Soon after the India-specific waiver was granted by the Nuclear Suppliers Group (NSG) in September 2008 to engage in civil nuclear trade, France was the first country to sign a civil nuclear agreement with India, even before the US Senate had approved the India-US nuclear agreement.

When the NSG later declared that it would not supply enrichment and reprocessing technology to countries that were non-signatories to the Non-Proliferation Treaty, France declared that its bilateral nuclear cooperation with India would not be affected. Although the US played the most important role in granting India the NSG waiver, it was the French companies that outdid their American counterparts when entering India’s nuclear market.


France has decided to construct six EPR (nuclear reactors) of 1,600 MW each in India. Equally important, cooperation between the regulatory agencies in both countries, the French ASN and the Indian Atomic Energy Regulatory Board, have been stepped up. Scientists from both countries are working together at Kalpakkam, Tamil Nadu and sharing knowledge of a new prototype. Another area of cooperation has been the International Thermonuclear Experimental Reactor (ITER) at Cadarache, France where a team of Indian scientists have been since 2007.

India-French cooperation in space technology has not been publicised the way it should have been. It began nearly 60 years ago, when France provided India the technology to start producing the Centaure sounding rockets domestically. The first Indian Satellite Telecommunication Experimental Project (STEP) was undertaken during the 1970s by using the French satellite Symphonie; it was followed by Ariane launching the Ariane Passenger Payload Experiment (APPLE).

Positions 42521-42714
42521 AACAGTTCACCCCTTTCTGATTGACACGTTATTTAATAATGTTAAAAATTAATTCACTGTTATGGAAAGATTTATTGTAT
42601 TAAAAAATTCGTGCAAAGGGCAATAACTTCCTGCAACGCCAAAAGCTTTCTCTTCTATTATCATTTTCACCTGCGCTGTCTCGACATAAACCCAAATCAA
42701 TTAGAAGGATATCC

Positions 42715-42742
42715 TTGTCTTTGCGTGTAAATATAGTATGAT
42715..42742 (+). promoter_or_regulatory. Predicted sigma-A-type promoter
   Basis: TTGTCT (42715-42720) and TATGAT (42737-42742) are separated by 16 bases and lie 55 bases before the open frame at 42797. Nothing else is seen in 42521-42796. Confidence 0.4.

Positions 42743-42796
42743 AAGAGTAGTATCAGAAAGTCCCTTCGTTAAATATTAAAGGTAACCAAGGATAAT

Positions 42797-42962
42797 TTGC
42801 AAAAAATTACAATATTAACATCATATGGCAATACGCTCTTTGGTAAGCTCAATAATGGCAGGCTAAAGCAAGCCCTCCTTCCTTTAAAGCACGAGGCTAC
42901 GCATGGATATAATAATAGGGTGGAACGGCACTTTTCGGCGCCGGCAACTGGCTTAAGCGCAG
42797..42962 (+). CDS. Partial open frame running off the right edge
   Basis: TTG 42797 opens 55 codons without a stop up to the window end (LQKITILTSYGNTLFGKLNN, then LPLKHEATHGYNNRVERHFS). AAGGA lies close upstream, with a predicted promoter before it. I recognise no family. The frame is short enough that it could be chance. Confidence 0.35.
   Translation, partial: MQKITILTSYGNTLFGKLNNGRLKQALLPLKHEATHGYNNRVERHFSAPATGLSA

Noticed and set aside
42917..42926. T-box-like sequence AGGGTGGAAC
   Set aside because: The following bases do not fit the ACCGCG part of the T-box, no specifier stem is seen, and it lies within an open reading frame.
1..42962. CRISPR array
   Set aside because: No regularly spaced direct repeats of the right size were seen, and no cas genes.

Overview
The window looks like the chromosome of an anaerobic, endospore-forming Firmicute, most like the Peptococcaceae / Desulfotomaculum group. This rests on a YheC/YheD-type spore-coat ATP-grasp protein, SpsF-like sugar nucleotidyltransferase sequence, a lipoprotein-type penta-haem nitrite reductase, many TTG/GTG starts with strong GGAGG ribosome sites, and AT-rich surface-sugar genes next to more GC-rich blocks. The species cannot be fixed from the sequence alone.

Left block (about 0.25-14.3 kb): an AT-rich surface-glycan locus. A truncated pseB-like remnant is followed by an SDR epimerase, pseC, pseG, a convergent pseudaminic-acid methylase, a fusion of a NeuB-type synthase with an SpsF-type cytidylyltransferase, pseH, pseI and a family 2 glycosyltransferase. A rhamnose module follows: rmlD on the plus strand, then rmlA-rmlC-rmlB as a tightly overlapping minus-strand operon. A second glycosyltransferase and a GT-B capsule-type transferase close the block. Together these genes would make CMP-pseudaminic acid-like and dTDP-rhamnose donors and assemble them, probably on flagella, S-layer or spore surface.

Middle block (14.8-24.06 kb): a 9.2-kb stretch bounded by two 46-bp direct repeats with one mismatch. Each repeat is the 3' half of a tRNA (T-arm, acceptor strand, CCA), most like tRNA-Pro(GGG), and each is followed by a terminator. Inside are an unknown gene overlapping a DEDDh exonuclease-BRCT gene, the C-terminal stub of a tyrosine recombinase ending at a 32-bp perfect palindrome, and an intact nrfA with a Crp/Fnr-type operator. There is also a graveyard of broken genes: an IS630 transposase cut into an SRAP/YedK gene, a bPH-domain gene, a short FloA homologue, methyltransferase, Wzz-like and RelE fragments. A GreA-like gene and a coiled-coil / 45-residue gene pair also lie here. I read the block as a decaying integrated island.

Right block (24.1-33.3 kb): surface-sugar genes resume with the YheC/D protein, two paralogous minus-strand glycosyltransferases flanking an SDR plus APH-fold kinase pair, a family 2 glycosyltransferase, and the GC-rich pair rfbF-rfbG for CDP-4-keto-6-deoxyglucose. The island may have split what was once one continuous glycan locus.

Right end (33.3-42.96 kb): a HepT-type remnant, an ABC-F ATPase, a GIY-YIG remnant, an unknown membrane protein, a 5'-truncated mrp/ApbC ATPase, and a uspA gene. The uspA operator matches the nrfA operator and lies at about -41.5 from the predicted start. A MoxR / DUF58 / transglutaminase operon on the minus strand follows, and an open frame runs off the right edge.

In fact, Arianespace was the preferred agency for launching large Indian satellites, particularly the INSAT and GSAT series. And now that India has developed its independent launch capabilities, French organizations like EADS Astrium and Indian commercial arm Antrix have found it mutually beneficial to work to market Polar Satellite Launch Vehicle capabilities together in the West.

Though defence cooperation between the two countries goes back to 1950s and 60s — in the 50s France had provided 104 Ouragan aircraft to the Indian Air Force, rechristened “toofani” by India — the decision to embark on a strategic partnership in 1998 led to the establishment of a High Committee on Defence Cooperation. This forum promotes political dialogue and high-level military consultations between officials, cooperation between armed forces through exchanges and joint exercises, and long-term partnerships between Indian and French entities in the field of armaments industry.

France was the first country with which India conducted a joint naval exercise called 'Varun' after the 1998 nuclear tests; our two countries have continued to hold this exercise over the years. Similarly, the IAF’s first bilateral exercise in 2003 with a foreign counterpart, 'Garuda I', was once again with the French Air Force.

France’s steadfastness as a military ally contrasts strongly with that of the United States, which has not been the most reliable supplier of military items and technologies. It vetoed or slowed components for the Light Combat Aircraft that India is developing and imposed an arms embargo on India following the 1998 nuclear tests.

There are similar apprehensions about Germany's reliability as a partner, as under German law, delivery of weapons and spare parts are prohibited to a country at war. All this explains why India is not only procuring the Rafale fighter aircraft from France, but is also going ahead with three other defence projects with France: Rs 50,000-crore for six Scorpene submarines, nearly Rs 15,000-crore upgrade for 51 Mirage-2000s and about Rs 10,000-crore acquisition of 490 MICA missile systems.

There is what is called the middle powers congruence between New Delhi and Paris as both India and France have valued their respective “strategic autonomy”. France has never been a blind supporter of the United States, even though it is a member of the US-led NATO.

Modi’s latest visit to France has strengthened this congruence further, which, indeed, is more important than what the limited headlines on terrorism and climate deal might suggest.


Published Date: Jun 04, 2017 04:38 pm | Updated Date: Jun 04, 2017 04:38 pm